5. Call the major credit reporting bureaus and put a freeze on your account, which prevents anyone from opening up a new line of credit in your name, and alerts you to any attempt to do so.  This also makes it difficult and lengthy for YOU to get a new line of credit, but you can temporarily lift the freeze, for a fee (unless your credit card will reimburse you, like mine).
  6. If you have travel insurance, call your insurance company and ask about the proper procedures for filing a claim.
  7. Change your passwords and PIN numbers as soon as possible after using your wallet.  New cards should hopefully come re-pinned.  I use LastPass to manage my passwords and for the most part, it works very well. However, in this case it worked too well because my security settings prevented me from logging into my account from any other country except the US, Germany and Spain. At least I knew that if my own password management system was preventing me from getting access to my accounts, it was doing the same to someone else in Canada.  I was able to change my passwords as soon I got back to the US.
  8. Get a new driver’s license.  This can only be done once you’re back in the US.  When my wallet was stolen in Germany, I didn’t have a drivers license for several months until I came home to visit my parents.  You have to physically go to the DMV, get a new picture taken, and pay for a new one.  You also submit the police report so the police can flag your old license if anyone tries to use it.  I was told that I could drive temporarily with my passport on me in case I got pulled over, but this policy probably varies by state.  I got a temporary drivers license, and my permanent one arrived about 10 days later.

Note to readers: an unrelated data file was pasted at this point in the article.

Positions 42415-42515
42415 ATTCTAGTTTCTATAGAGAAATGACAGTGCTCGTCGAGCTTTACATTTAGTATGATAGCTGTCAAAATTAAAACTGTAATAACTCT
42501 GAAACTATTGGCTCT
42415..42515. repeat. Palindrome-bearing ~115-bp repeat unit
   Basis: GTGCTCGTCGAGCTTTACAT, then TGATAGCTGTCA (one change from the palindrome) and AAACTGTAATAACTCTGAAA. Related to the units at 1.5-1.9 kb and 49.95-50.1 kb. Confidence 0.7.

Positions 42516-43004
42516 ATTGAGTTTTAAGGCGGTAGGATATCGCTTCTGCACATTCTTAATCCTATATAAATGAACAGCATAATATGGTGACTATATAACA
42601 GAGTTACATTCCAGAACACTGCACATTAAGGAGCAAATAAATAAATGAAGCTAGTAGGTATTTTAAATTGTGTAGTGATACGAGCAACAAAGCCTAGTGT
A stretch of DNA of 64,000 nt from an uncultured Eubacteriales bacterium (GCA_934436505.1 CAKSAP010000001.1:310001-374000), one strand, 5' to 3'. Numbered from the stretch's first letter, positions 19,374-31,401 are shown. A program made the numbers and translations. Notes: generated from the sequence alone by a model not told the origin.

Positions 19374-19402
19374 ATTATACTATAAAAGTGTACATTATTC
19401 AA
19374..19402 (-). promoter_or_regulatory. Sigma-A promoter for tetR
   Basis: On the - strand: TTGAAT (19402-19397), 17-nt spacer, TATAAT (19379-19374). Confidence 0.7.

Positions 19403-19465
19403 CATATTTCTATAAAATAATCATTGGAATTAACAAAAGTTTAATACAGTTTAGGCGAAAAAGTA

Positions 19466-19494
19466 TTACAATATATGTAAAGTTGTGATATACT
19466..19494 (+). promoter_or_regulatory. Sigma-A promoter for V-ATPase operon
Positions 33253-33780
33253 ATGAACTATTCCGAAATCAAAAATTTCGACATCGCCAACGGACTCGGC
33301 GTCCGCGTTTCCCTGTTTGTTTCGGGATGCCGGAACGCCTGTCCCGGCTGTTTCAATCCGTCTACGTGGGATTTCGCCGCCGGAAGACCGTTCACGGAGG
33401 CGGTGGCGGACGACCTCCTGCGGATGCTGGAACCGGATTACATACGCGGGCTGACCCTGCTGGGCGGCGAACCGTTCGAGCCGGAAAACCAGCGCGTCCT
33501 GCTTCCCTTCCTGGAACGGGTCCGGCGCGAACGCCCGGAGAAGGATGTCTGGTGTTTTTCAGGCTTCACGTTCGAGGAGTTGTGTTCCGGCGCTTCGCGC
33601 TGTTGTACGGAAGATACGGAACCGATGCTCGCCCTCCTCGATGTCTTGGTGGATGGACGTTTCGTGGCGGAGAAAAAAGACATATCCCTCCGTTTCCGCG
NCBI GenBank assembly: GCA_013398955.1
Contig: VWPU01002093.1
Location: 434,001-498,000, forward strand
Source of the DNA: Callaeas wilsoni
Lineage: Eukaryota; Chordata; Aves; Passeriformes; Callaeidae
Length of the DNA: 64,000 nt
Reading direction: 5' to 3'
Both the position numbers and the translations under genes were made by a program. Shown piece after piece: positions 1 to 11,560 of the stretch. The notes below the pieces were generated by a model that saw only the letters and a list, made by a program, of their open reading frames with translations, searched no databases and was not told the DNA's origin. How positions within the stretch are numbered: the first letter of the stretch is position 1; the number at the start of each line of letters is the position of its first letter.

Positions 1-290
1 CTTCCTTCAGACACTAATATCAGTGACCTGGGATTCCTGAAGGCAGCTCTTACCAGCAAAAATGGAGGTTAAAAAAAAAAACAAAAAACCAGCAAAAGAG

9. Start cancelling and replacing any other cards you lost such as library cards, membership cards, rewards cards, health insurance cards, etc.  If you had a digital copy of all your wallet’s contents, you at least know what you have to replace.  If you emptied your wallet before traveling, this is a lot easier.
  10. Think about changing the locks If you lost your wallet close to the address on your license, this may increase the chances that it will be returned but it might also encourage a particularly bold thief to steal from your home.  Think about changing the locks.

Technology to Consider

I don’t have any experience with these things, but maybe someday I’ll give them a try, considering how often I seem to misplace my wallet.  There are several companies the make small Bluetooth-enabled chips you can put in your wallet (or keychain, or computer, or whatever).  You pair the chip with an app on your smartphone, and it alerts you if the chip gets out of range from your phone.  Some have more advanced technology that give you Screen Shot 2014-04-16 at 1.06.58 PMGPS coordinates of where the chip is located.  It seems like a good idea in theory, but I don’t think there is anything that is stopping a thief from removing a chip and discarding it.  I don’t know if I really want my phone ringing every time my wallet is faraway from my iPhone, because there are lots of occasions where I don’t take both with me.